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sdh92

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  1. Thanks, I received an offer a few days later; very thankful that McGill didn't keep me waiting after my interview! Just one interviewer, but I believe that the multiple-interviewer process might be CEGEP-specific (just a guess). My interviewer didn't go into too much depth regarding my application; she just asked general questions: "Why McGill?"; "When did you learn French?"; "What areas of law are you interested in?"; etc. I believe that she also stated that there would be no penalty for answering questions in English; as mentioned before, the interview is only meant to test comprehension. I answered questions in French, and switched to English once or twice in order to better express myself (I expect that this is very common within the law faculty, Franglais is peak MontrĂ©al đŸ˜†)
  2. I had an interview back in November or December, and received no notice. I was asked by the interviewer if it was a good time for me, but I didn't inquire further about rescheduling; I imagine there must be some flexibility there. You will have the choice to respond to the interviewer's questions in either English or French; the interview is meant to gauge comprehension, not your level of spoken French. My interviewer spoke at a measured pace, and was happy to repeat questions if necessary. As I recall, the questions were fairly straightforward, and related mostly to my application and my desire to study law at McGill. As long as you are comfortable with your ability to comprehend spoken French, you should have nothing to worry about. I didn't prepare for my interview (I grew up in Quebec), but I suppose that listening to French radio or watching movies/TV in French would be helpful. Best of luck with your interview, and with your application!
  3. I 100% agree with the previous two posters. LSAT questions, at least in my mind, have a certain feel to them: once you understand how questions are formulated, and why a right answer is right even though other answers make sense, you should be able to identify those right answers much more quickly. For logic games in particular, 35 minutes can go by in a heartbeat. Your average time per question should decrease significantly as you complete more practice questions and tests, as you become more familiar with trends and patterns in how these questions are formulated. I really liked my McGraw-Hill LSAT book (2013 edition, hopefully other editions are similarly helpful); regardless of publisher, look for something that really dives into the question subcategories. Hope that helps; good luck and happy studying!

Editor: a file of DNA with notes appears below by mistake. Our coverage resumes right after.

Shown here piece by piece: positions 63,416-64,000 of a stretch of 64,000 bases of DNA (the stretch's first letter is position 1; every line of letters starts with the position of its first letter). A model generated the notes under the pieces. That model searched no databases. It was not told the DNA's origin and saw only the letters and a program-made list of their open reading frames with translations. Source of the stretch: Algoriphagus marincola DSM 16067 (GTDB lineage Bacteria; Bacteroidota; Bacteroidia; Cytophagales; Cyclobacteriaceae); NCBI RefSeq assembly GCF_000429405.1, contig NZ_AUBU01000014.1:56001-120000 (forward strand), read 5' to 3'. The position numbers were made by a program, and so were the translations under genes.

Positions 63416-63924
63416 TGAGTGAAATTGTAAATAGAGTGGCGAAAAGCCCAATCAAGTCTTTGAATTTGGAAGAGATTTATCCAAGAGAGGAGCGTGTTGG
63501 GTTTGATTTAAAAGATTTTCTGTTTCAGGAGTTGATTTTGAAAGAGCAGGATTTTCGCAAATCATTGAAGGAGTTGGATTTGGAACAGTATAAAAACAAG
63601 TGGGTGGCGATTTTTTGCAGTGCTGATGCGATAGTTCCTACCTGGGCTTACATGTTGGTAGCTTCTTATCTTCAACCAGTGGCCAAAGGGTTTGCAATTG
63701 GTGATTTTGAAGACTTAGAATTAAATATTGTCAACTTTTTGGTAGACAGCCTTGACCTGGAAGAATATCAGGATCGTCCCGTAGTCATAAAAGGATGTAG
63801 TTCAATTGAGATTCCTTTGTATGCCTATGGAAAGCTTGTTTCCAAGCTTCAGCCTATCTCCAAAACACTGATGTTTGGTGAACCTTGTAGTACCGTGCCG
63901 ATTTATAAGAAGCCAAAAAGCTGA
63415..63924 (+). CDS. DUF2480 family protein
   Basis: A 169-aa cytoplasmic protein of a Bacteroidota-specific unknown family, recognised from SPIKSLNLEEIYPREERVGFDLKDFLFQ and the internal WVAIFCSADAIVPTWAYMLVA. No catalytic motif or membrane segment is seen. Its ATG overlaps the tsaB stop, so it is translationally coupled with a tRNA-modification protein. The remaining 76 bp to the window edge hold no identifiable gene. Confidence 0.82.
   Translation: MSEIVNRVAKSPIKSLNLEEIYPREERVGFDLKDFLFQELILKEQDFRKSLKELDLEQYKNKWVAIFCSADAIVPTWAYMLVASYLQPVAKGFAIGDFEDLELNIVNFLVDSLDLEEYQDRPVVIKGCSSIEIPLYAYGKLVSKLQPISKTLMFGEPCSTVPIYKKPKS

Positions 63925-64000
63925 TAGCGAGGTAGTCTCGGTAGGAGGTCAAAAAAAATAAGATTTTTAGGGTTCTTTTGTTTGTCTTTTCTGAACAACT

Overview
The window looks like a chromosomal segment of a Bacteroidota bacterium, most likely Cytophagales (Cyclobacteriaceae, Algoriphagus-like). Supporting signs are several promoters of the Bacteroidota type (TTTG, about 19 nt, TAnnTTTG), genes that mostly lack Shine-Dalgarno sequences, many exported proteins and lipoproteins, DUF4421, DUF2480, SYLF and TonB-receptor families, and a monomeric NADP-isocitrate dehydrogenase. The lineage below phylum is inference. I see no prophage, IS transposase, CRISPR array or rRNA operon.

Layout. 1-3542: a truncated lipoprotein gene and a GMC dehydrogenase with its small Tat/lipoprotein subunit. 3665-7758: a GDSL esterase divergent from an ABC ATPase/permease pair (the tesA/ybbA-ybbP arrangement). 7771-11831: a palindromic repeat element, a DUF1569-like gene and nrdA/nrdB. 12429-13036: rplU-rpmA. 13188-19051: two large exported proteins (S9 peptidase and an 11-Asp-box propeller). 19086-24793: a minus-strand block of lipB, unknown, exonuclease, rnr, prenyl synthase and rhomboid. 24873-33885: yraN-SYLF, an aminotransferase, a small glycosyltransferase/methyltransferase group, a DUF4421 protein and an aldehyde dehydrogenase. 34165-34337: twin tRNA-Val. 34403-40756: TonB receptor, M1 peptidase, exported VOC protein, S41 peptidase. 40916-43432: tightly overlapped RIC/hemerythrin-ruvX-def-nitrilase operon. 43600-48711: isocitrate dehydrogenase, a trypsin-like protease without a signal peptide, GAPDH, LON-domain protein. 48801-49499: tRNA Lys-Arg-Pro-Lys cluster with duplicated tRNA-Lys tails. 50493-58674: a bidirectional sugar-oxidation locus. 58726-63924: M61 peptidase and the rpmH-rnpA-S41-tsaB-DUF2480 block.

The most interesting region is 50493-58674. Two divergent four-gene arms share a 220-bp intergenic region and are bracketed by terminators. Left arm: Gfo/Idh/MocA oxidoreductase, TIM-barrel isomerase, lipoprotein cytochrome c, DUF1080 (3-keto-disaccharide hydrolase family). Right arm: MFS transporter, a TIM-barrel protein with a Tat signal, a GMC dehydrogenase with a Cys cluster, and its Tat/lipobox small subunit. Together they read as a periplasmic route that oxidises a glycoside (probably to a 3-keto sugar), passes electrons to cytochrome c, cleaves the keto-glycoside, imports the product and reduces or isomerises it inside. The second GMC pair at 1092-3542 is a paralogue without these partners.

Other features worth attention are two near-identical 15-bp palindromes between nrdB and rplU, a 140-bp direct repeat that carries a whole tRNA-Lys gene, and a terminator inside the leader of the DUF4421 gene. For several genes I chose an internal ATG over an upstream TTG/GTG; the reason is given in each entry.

4. I studied on my own and did well; tutoring/classes definitely aren't necessary for everyone. Not all LSAT prep books are created equal, so I'd get a couple from a few different publishers (I really liked my McGraw-Hill one!) and see what works for you. Practice really does make perfect; after learning all of the question types and strategies for each, I wrote a practice LSAT once or twice a week, and spent the rest of my time reviewing question types with which I was struggling. I believe that there's been some mention elsewhere in this forum regarding newly free LSAT prep resources, so you could take advantage of those too. Best of luck with studying, and feel free to ask more questions!
  5. Some scholarships were distributed at Welcome Day a few weeks ago (I received a letter containing details of the scholarship at the event). However, no update on Minerva, just the letter itself.
  6. This is probably very premature, but just wondering when (if?) McGill sets up Facebook groups for incoming students – or is this something organized by students themselves? UofT has had a group up for accepted students since mid-December, and I'm curious to see if other schools do the same thing.
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